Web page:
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(Unfortunately, I do not have the physical copy of this book and can't provide page numbers. I will add chapter titles to help.)
The inciting incident in Speak happens before the novel begins and is not revealed until about a quarter of the way in the book in the section "Devils Destroy" when a girl "pokes" Melinda in the back at a rally and asks "Aren't you the one who called the cops at Kyle Rodgers's party at the end of the summer?" Up until this point in the novel, Melinda seems like "outcast," as she refers to herself, because she is an awkward high school freshman who has been shunned by her closest friends.
However, this incident of calling the cops at Kyle Rodgers's party is just the first layer in a series of issues Melinda is dealing with. Laurie Halse Anderson slowly peels back these layers in order to create a sense of empathy for Melinda, who is struggling to deal with her high school experience. This party is what starts Melinda down her destructive path. In the chapter "Name, Name, Name," she says, "When I went to that party, I was abducted by aliens. They have created a fake Earth and fake high school to study me and my reactions."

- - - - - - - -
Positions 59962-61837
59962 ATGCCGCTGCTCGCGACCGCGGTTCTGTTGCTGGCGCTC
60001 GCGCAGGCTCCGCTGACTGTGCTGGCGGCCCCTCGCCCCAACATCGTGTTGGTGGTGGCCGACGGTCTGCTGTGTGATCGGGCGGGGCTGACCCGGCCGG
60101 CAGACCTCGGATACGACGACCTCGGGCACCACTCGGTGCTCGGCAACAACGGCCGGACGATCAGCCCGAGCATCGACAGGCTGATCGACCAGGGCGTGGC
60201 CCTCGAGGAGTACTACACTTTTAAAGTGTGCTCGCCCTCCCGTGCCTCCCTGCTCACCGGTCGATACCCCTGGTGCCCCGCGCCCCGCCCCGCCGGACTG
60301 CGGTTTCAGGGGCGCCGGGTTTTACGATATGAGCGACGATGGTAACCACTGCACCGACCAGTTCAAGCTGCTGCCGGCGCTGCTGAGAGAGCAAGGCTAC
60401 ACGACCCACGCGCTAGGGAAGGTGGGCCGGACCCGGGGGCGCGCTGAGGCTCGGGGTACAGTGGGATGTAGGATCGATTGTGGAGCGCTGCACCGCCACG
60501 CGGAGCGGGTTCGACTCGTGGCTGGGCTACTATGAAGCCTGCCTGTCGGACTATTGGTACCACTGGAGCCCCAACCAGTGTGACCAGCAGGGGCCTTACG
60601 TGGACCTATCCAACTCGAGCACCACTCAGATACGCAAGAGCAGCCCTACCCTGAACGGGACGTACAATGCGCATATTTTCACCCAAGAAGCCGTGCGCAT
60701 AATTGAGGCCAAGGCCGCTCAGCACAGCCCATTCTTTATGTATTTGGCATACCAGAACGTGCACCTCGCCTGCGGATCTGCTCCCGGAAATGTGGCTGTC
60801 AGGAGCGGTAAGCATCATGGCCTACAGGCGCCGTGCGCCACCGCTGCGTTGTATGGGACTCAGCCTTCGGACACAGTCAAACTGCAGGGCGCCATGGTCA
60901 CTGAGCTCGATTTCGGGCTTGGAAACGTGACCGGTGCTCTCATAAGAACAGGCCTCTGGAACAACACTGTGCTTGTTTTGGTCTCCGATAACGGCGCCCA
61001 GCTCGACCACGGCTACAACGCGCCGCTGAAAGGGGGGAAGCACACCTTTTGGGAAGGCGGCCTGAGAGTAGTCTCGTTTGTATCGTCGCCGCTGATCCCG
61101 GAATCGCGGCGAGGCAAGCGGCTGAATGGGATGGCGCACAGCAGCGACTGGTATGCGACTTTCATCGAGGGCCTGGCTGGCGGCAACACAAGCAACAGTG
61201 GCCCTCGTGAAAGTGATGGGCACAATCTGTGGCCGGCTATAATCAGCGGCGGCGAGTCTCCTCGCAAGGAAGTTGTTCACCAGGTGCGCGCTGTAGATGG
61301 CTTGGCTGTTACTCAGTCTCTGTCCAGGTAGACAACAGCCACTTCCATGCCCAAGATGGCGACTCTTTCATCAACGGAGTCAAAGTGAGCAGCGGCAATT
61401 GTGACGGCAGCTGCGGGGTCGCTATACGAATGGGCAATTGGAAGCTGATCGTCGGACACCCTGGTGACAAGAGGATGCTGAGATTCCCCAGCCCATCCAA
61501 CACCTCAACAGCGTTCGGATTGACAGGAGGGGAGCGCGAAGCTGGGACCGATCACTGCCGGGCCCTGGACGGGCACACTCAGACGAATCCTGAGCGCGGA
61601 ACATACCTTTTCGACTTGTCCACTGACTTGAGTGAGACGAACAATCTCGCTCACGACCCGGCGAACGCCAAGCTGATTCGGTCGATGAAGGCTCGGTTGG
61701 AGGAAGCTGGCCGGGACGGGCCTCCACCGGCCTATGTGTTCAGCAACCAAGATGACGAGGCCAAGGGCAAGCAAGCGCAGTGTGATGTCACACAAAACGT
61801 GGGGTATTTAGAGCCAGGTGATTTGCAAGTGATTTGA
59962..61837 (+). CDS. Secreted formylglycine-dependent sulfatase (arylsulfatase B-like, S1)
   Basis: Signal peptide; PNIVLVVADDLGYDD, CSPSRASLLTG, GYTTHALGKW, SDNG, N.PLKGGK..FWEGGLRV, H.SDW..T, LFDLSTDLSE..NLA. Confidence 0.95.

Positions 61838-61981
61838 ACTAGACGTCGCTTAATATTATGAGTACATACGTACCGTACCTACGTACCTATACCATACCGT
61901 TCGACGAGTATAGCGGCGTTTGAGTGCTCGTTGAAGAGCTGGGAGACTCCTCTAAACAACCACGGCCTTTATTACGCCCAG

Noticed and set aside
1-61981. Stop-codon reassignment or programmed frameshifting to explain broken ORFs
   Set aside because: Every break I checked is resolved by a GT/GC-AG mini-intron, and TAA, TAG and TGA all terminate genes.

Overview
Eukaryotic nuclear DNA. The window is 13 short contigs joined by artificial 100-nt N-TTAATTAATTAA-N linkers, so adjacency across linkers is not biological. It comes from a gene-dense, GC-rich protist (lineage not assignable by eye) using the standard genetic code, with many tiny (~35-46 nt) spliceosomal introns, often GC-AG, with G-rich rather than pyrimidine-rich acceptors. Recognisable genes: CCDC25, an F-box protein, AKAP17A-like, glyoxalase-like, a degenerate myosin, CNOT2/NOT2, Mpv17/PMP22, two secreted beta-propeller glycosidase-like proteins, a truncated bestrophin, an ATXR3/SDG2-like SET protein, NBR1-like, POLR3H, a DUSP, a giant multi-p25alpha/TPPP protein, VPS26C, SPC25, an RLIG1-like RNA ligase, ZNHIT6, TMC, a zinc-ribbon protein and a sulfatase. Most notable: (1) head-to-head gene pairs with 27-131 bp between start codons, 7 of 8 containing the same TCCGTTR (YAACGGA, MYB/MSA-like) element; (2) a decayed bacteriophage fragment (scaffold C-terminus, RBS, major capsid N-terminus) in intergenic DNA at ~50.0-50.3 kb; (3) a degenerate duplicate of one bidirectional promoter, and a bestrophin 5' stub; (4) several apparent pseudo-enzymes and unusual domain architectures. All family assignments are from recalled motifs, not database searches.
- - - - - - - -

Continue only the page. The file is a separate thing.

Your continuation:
In the chapter "A Night to Remember," Melinda recounts what happened at this party. She describes how Kyle, a junior-to-be-senior, lures Melinda, an eighth grader-to-be-freshman, into the woods behind his house. Blinded by the romantic promise of starting high school with an older boyfriend, Melinda follows him. She describes the rape scene in strong detail preferring denial to acceptance of what had just happened:
"I'm not really here, I'm definitely back at Rachel's, crimping my hair and gluing on fake nails, and he smells like bear and mean and he hurts me hurts me hurts me and gets up
and zips his jeans
Melinda reveals that this is what happens more than halfway through the novel, which is why it proves to be so effective in creating Anderson's desired effect: Melinda is not just a typical outcast freshman, but a survivor of rape who is afraid to tell anyone what happened. This crisis is resolved as Melinda learns about ways to cope with her rape, particularly her artwork. Eventually, Melinda finds her voice and speaks about being a victim of rape.
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